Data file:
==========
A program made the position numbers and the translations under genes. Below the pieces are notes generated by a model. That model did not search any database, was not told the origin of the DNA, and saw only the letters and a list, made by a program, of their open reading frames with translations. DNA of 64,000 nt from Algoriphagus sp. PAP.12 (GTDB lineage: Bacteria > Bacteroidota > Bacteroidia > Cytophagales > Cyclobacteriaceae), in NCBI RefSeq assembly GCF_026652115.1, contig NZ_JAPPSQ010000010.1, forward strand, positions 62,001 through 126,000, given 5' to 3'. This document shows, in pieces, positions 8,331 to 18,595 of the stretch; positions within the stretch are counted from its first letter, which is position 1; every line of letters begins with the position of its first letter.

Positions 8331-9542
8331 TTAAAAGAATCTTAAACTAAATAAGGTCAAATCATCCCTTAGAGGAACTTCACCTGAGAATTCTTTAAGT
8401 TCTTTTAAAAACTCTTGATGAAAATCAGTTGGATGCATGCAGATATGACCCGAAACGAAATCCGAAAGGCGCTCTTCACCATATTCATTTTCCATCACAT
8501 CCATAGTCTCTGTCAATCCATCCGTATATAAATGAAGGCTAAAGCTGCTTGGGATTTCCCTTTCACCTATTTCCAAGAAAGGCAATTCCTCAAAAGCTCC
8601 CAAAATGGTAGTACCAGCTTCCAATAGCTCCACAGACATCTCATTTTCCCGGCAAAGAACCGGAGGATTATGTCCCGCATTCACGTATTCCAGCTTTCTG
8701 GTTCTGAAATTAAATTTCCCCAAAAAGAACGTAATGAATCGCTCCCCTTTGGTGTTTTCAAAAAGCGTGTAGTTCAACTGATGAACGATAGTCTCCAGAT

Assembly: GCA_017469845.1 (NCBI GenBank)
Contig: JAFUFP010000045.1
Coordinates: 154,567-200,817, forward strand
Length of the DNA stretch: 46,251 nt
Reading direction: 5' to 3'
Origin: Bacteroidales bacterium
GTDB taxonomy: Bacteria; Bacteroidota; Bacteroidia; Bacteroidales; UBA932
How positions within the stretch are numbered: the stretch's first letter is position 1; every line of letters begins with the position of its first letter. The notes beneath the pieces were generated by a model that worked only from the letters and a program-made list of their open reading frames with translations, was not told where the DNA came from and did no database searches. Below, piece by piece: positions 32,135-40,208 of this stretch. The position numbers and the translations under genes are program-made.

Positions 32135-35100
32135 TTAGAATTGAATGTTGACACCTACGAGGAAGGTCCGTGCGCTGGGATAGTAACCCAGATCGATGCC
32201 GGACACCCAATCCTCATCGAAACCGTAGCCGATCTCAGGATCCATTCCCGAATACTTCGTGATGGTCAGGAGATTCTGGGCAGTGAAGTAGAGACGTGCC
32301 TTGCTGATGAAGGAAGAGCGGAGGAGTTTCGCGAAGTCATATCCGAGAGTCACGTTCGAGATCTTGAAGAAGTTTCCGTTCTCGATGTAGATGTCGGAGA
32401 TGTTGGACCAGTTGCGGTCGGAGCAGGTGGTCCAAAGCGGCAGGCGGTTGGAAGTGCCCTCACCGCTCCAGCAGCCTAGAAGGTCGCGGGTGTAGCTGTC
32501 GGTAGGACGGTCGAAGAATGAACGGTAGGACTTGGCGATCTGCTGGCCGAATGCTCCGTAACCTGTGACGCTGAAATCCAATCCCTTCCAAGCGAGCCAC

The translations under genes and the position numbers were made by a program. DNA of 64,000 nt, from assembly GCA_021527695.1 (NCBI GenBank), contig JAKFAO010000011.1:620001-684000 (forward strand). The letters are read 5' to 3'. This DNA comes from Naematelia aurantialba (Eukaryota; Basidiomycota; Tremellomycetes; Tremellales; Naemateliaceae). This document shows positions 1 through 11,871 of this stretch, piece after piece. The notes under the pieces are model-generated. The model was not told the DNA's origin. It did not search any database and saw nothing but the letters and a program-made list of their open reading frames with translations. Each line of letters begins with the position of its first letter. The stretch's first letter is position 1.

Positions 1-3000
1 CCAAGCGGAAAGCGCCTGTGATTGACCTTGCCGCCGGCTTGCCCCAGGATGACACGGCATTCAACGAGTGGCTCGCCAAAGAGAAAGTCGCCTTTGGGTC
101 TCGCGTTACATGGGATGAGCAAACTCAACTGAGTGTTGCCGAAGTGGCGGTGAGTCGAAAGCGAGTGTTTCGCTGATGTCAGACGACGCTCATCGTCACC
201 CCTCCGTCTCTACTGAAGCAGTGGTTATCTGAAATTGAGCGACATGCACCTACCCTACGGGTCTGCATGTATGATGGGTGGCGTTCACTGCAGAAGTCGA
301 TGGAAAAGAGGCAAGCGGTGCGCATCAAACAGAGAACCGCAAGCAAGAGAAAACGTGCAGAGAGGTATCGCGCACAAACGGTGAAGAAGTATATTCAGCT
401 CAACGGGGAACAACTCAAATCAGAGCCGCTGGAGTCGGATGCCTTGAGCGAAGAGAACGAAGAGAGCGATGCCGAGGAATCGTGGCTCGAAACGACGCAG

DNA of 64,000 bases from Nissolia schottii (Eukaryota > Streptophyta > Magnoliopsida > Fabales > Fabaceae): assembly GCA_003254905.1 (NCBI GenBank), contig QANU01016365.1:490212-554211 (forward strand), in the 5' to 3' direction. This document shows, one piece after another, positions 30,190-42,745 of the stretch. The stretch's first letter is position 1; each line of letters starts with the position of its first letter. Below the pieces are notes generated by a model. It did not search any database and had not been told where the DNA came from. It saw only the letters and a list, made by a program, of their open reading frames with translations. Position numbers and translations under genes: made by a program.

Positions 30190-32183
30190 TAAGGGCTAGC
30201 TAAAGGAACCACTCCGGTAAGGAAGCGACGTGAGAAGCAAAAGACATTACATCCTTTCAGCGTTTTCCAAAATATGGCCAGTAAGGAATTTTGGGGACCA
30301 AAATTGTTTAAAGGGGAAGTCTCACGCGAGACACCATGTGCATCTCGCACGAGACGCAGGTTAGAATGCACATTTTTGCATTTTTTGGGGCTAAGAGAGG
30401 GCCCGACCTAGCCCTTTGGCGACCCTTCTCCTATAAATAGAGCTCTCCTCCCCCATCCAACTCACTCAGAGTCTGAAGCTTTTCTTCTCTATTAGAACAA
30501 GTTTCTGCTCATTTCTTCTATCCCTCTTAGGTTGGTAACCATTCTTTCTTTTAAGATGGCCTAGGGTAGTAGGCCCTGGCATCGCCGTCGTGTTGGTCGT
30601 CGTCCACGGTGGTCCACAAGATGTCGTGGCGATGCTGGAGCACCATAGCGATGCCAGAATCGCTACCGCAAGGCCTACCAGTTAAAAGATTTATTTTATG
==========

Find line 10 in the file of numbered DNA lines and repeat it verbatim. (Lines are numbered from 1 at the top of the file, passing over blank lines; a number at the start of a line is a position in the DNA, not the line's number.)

Coordinates: 154,567-200,817, forward strand